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Data In The Cloud? You (Might) Need A Warrant For That

Photo of data center. / scanrail

In what may be the first of its kind, a proposed bill in Utah’s upcoming legislative session could strengthen privacy protections for digital information stored on third-party software.

The bill, HB 57, requires law enforcement to obtain a search warrant before accessing an individual’s digital information stored on a third-party program like Google Drive or Dropbox. Current law doesn’t specifically define protections of electronic information.

The proposed legislation also defines the person who created that information as the owner, according to its sponsor, Rep. Craig Hall (R-West Valley).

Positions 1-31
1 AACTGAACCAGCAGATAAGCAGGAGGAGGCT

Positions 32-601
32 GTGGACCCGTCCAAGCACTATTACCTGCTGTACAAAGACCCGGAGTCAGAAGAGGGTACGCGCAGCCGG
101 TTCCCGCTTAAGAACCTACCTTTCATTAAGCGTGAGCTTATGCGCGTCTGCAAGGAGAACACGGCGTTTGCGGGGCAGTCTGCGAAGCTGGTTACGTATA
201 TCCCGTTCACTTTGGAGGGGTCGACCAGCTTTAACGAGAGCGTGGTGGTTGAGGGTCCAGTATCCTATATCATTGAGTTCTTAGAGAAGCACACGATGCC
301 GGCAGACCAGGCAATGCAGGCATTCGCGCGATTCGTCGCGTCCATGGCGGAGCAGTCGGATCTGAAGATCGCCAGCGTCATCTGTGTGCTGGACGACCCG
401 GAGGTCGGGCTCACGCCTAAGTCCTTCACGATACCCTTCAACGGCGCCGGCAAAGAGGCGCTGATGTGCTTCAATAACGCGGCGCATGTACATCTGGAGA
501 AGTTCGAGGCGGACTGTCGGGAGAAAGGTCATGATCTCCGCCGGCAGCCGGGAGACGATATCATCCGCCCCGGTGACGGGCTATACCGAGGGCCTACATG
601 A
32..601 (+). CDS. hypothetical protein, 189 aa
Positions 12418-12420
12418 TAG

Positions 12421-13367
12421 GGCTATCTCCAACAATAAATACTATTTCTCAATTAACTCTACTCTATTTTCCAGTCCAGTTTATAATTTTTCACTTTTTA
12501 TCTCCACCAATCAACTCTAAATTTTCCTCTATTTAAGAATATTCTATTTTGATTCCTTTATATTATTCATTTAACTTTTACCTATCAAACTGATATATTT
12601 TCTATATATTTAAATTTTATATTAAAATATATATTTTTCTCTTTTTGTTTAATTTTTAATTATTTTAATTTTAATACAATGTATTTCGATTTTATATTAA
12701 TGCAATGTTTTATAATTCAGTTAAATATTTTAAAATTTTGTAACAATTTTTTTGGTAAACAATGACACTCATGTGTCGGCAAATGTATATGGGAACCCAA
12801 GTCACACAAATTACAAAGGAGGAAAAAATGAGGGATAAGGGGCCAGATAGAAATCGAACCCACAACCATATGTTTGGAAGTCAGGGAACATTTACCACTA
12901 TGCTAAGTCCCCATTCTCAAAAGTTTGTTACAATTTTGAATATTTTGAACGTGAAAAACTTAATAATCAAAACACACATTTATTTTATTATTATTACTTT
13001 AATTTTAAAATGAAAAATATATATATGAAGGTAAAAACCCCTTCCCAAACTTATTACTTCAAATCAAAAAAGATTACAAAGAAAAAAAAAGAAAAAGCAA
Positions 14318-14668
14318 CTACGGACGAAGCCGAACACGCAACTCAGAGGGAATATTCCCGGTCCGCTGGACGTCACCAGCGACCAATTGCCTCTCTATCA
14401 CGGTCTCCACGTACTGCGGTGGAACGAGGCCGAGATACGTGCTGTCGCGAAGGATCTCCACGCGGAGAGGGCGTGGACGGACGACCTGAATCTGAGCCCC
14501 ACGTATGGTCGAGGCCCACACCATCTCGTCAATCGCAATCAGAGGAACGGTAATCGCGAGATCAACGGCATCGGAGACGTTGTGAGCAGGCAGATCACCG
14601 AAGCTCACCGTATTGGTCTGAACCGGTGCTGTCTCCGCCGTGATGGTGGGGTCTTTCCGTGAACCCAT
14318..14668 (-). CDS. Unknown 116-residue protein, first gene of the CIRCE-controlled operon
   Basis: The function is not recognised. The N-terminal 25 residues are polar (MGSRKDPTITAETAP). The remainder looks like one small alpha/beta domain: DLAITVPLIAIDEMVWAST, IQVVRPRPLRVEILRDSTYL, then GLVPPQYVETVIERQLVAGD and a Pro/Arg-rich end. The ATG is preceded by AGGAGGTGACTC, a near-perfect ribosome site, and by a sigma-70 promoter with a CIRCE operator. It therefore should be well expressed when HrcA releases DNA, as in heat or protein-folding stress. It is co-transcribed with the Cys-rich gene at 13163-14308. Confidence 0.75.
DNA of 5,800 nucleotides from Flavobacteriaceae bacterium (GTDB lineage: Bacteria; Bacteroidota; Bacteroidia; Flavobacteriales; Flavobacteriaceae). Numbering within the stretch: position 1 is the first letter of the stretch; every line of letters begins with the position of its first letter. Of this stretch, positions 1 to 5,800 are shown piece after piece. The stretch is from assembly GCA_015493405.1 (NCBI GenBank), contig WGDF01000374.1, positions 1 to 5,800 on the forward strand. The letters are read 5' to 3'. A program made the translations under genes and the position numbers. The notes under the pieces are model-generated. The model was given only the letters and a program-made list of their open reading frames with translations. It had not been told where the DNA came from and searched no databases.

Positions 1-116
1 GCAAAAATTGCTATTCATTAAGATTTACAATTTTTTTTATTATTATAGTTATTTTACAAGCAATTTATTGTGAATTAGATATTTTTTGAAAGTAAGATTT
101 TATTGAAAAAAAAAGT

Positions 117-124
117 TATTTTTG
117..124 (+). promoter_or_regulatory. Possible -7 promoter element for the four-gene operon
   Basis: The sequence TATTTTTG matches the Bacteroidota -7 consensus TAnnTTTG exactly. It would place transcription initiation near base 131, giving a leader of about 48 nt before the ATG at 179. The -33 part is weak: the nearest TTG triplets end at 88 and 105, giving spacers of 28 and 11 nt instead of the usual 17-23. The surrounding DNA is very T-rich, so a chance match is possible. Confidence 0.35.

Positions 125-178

“This bill would make clear that the current protections we have in place for the paper world are also in place for the electronic world,” Hall said.

The bill focuses on protecting digital information from law enforcement and will not impose burdens on technology companies who also deal in consumer’s personal data, Hall said.

“The average person, when they’re using their phone, when they’re using these storage applications or any third party application, they reasonably expect that that information is private,” said Michael Melendez, director of policy for Utah libertarian think tank Libertas Institute, which helped write the legislation.

But others argue it isn’t specific enough in making the distinction between privacy barriers to law enforcement and to commercial technology companies.

“That creates a problem for commercial entities because they’re going to try to figure out ‘Well, are we allowed to sell information to third parties? Do we have to get explicit permission to do that? [Or] to secure this information?” said Tomu Johnson, a data privacy and cybersecurity attorney.

Last year Hall tried to update the state constitution to protect residents' electronic data. That proposal failed to pass out of committee.

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